Rain Events and Flash Floods

Water standing on a road
Flood on Keys View Road

NPS / Anna Marini

Though the desert is not known for its rain, desert storms and flooding can be deadly. The intensity of rain events in Joshua Tree can range from small pooling on roads and trails to dangerous flash floods. Flash floods are a sudden increase in the depth and speed of water and can occur in previously bone dry areas, including canyons, trails, roads, and washes. Floodwaters can carry large debris like tree trunks and boulders. Flash floods can occur at any time in Joshua Tree National Park and are most common in the late summer and early fall.

Water running over rocks
Temporary waterfall in Rattlesnake Canyon after a major rain event.

NPS / Hannah Schwalbe

Flash Floods

  • Flash floods are unpredictable and can be deadly
  • Canyons and washes are particularly dangerous
  • You can’t outrun a flash flood
  • Flash floods can happen with sunny skies overhead
Rain clouds over a sign that reads Joshua Tree National Park Visitor Center

NPS / Evan Heck

Before Your Visit

  • Check the weather forecast or stop by a visitor center for a forecast
  • Watch for changing weather and a buildup of clouds
  • Consider changing your plans if adverse weather is expected
  • Have a plan and a map of the park in case you encounter moving water. Be familiar with all of the park exits so you know your options
  • Prepare a safety kit for your car and hiking pack, which should include plenty of extra food, water, and warm clothes
  • Leave an itinerary with a friend or family member and check in when you have cell service. Do not expect cell service within the park
water and debris on a road with two cars stopped in the background.
Flooding and debris on Park Boulevard near the park's Twentynine Palms Entrance.

NPS / Brad Sutton

Turn Around, Don't Drown

  • Stay out of the water. Do not attempt to cross or enter moving water
  • Rushing water is incredibly powerful. A few inches of rapidly moving water can move a car or knock you off your feet
  • Stay flexible and be prepared to change your plans if there is a potential for flooding. Turn around, don't drown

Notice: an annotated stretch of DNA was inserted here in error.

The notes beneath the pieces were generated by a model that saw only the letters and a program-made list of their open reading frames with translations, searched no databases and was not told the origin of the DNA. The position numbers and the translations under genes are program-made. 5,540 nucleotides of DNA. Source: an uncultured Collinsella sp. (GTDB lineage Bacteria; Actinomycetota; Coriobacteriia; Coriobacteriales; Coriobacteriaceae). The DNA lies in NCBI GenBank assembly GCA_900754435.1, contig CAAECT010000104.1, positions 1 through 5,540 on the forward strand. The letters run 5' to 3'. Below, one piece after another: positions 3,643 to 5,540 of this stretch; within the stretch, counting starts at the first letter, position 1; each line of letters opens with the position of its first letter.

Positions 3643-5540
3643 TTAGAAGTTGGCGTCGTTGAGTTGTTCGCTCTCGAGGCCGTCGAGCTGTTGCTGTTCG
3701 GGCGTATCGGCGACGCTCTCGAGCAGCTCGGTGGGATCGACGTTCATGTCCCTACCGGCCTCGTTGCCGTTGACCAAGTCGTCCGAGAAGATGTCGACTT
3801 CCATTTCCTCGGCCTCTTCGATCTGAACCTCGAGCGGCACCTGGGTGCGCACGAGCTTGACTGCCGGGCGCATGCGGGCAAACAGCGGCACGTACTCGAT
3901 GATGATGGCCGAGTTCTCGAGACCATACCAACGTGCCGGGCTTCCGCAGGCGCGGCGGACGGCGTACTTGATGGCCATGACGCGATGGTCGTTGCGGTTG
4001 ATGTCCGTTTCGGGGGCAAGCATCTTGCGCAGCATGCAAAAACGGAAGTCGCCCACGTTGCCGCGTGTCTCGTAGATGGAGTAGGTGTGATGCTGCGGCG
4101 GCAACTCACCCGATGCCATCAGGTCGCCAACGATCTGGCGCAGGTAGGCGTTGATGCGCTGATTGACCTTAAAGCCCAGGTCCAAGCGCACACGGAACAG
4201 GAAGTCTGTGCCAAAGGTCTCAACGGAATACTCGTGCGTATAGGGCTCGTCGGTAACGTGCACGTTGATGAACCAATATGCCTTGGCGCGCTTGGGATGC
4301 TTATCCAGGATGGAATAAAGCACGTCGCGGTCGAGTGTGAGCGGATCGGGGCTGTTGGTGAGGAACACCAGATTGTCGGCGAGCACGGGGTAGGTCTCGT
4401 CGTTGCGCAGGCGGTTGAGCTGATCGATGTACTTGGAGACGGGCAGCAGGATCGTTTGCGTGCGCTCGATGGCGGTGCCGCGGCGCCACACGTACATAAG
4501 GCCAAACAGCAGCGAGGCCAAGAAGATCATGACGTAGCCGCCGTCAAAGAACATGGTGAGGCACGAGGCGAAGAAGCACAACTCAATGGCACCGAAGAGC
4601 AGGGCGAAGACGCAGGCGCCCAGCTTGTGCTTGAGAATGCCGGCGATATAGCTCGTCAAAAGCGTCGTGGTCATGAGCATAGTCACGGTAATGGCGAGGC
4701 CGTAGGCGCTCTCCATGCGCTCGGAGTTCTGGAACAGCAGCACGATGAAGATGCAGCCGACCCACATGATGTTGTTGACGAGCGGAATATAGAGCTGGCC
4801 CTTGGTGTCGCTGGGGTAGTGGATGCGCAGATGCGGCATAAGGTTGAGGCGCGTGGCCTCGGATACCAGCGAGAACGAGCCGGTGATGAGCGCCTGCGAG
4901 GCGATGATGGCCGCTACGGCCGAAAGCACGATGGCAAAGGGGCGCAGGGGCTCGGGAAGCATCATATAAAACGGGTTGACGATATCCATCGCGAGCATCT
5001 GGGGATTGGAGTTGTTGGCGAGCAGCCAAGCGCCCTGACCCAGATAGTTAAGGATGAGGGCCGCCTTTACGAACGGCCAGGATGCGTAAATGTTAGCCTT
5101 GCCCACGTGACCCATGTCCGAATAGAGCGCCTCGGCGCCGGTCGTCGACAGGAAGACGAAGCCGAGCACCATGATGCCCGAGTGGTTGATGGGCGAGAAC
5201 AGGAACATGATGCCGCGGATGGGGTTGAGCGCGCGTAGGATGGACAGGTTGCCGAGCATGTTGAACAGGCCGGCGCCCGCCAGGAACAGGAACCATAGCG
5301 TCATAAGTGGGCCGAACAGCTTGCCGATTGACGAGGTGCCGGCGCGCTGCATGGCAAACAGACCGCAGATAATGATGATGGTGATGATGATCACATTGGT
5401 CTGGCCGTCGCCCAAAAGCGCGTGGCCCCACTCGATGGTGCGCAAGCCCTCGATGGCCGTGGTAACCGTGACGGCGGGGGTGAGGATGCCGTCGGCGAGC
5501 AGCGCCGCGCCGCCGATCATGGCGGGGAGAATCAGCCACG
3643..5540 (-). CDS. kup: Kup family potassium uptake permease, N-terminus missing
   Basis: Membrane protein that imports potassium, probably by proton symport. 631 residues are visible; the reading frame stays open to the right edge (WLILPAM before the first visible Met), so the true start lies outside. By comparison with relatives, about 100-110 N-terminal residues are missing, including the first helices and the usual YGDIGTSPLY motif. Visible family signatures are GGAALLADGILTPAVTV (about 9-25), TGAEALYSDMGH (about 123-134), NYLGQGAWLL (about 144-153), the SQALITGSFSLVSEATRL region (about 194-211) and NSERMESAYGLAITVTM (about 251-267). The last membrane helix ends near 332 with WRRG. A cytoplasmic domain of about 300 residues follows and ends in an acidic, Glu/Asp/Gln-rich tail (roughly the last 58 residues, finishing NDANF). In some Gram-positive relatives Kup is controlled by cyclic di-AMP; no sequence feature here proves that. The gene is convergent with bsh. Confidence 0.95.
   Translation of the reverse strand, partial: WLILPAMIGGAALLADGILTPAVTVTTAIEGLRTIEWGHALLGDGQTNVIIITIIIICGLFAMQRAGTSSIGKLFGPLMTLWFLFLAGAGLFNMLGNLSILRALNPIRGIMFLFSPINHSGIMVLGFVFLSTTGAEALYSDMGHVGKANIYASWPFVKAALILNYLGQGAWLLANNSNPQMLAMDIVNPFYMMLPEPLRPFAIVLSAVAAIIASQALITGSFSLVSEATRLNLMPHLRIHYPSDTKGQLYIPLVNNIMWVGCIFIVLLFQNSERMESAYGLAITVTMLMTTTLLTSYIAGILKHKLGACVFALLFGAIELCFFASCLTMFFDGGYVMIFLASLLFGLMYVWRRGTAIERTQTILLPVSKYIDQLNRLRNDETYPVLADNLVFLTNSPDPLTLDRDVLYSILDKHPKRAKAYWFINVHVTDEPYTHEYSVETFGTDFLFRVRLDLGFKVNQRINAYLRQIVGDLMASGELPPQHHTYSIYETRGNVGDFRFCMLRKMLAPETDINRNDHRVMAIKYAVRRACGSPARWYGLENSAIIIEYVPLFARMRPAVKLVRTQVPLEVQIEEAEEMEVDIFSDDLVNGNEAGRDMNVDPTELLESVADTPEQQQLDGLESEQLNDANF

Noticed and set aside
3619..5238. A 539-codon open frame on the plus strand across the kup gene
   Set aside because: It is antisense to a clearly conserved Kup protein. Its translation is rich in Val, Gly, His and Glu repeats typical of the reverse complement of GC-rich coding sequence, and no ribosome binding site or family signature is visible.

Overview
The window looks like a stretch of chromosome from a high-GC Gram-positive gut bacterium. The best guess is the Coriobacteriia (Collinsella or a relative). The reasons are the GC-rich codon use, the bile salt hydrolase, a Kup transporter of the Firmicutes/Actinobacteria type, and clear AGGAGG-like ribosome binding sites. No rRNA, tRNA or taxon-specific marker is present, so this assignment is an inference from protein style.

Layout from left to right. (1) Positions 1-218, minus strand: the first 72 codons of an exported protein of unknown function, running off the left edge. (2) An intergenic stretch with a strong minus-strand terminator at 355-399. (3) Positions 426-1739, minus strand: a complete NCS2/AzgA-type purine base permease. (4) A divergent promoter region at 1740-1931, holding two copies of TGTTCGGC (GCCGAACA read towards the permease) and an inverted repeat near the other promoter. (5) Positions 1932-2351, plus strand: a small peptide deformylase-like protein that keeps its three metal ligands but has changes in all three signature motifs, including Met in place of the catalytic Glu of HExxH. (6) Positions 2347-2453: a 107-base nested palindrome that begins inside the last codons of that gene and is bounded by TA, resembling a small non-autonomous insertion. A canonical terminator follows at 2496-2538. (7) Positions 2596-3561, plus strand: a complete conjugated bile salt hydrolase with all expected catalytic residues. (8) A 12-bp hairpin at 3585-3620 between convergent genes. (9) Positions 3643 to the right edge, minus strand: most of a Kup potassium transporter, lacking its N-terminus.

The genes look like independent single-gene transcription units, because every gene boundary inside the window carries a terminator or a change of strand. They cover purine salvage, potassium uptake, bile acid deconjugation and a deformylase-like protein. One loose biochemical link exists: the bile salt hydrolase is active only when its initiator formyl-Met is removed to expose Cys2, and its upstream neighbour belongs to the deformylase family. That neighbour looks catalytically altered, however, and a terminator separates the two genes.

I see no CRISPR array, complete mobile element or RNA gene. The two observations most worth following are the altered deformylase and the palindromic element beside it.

• Flash floods happen quickly, so react quickly. Head for higher ground immediately
  • Be patient, flooding is dangerous, but may subside within a matter of hours
A rain cloud over distant mountains

NPS / Brad Sutton

Camping During a Storm

  • Camping during a storm can be dangerous, never underestimate the elements
  • Consider changing your plans if rain, high wind, or lightning is forecasted during your camping trip
  • Campgrounds may flood during extreme rain events
  • If there is potential for rain, do not camp in a wash or low terrain either in the backcountry or in campgrounds. A wash is typically a low-lying sandy area that can become a temporary river during and after rain
Signs and saw horses closing a road, signs say "Authorized Vehicles Only", "Do Not Enter", "Closed", and "Flooded"
Dirt roads can be prone to flooding and water damage. Respect closure signs.

NPS / Hannah Schwalbe

Closures and Damage

Floods and rain events can cause significant damage to park infrastructure, including roads and trails. Respect closures during and after rain events. Driving on wet dirt roads can increase the damage. Check current conditions for park closures.

Hikers should be prepared to hike through water and mud after rain events. Do not contribute to social trails and vegetation damage by creating a new path to avoid walking through mud and pools of water.

Last updated: January 4, 2022

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74485 National Park Drive
Twentynine Palms, CA 92277-3597


760 367-5500

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